Whilst new processes are attractive, making use of new or improved understanding, and replacing old less efficient equipment with new equipment with long life and efficient processes, it is also possible to improve existing processes through performance optimisation. This is where systematic optioneering and comparisons of efficiency with benchmarks becomes a route to choices between evolutionary improvement of performances or replacement or addition of processes. Retrofit technologies and low build / no build solutions have the capability to enhance & extend performance and can offset capex and compliance risk.
Online measurement is increasing capable of being integrated with process models, either as “black-box” systems using AI learning to use inputs and outputs measurements and formulate best condition solutions, or process models that include a variety of levels of direct or empirical physico-chemical and biological growth and conversion relationships to produce process outputs from which adjustments to process conditions can be made to assess potential improvement or maintenance of set target compliance conditions.
As an example, Murphy Process Engineering, supported by WRc and others has been developing an investigation and evaluation system for existing WwTws. This uses an automated sampling analysis scheme that can be installed at a WwTW and integrating this with a process model of the treatment works based on the WRc STOAT dynamic sewage treatment model. Sampling is carried out continuously using a sample loop demonstrated to accurately reflect the source water, and delivered to instruments set up in a self-contained, fully autonomous package container. WRc has supported Murphy in assessing the scheme and modifying STOAT to exchange data directly with SCADA systems.
This system is envisaged as being capable of deployment for a period of weeks at a site in order to develop base data on a full range of quality determinands. It can be used to take samples from influent, inter-stage process streams or final effluent, and ideally would be used to carry out an intensive survey of a treatment plant. Instead of a few daily composites there are measurements at multiple locations, with a sampling frequency of 30 minutes or better. At the same time as the survey is establishing data that can be used as a basis for comparing performance against various metrics the data is also used to evaluate the performance of closed loop online control. Murphy is using the Hach controllers for aeration and chemical demand control, so that the results will permit an economic evaluation of the benefits of implementing advanced control for the tested sites.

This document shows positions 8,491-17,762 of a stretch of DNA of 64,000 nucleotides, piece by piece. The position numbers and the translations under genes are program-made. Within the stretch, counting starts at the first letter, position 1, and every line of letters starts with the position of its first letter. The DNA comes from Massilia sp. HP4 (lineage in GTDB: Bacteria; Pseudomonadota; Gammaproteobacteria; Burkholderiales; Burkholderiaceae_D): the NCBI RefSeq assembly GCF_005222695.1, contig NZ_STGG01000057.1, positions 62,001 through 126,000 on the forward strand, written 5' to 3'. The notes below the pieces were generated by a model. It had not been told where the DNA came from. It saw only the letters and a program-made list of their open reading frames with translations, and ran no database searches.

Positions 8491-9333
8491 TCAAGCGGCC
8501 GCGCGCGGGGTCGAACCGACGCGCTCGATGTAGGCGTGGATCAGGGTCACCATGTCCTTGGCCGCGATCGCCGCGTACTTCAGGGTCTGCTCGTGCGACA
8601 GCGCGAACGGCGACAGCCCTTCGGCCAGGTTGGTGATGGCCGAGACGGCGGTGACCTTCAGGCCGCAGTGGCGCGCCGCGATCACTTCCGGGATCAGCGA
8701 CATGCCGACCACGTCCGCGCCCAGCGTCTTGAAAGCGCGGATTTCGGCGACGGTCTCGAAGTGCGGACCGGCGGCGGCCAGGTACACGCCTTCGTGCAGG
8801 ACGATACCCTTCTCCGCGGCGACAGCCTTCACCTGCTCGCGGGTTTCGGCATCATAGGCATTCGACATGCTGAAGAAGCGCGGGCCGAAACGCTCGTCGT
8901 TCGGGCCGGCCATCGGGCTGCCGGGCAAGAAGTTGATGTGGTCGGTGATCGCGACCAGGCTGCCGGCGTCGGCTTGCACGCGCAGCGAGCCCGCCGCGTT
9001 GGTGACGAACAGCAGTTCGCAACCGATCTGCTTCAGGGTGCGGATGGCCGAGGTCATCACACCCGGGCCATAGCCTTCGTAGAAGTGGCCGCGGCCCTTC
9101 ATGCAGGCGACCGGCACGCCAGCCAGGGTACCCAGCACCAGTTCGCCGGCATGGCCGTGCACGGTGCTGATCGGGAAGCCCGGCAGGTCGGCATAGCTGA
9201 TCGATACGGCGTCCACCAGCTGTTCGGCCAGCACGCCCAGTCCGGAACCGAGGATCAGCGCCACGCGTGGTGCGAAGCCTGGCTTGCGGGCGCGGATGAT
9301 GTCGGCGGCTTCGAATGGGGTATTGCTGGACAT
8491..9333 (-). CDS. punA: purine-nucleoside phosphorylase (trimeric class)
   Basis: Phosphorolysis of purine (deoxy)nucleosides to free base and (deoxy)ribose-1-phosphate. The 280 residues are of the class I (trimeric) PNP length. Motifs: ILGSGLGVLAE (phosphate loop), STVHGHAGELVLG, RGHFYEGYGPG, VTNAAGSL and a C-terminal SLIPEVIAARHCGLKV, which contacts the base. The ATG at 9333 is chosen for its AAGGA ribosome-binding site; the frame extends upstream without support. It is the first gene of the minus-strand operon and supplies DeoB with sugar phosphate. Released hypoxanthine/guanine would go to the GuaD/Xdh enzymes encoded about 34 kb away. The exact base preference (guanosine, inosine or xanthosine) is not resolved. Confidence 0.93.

For looking at the wider catchment alternative approaches are needed, such as WRc’s SIMPOL catchment model which permits the inclusion of sewers, CSOs, rivers and sewage works. SIMPOL is currently being used to assess the effects that catchment growth will have on sewage works and the sewer network, and to identify where upgrades are required.
The vision 40 and more years ago that it would be possible to predictively model wastewater treatment and impacts on a catchment is steadily becoming more accurately and readily achieved with benefits for our current and future environment, whilst not entailing excessive costs for improvements to wastewater treatment installations.
By Richard Addison
Head of Treatment Processes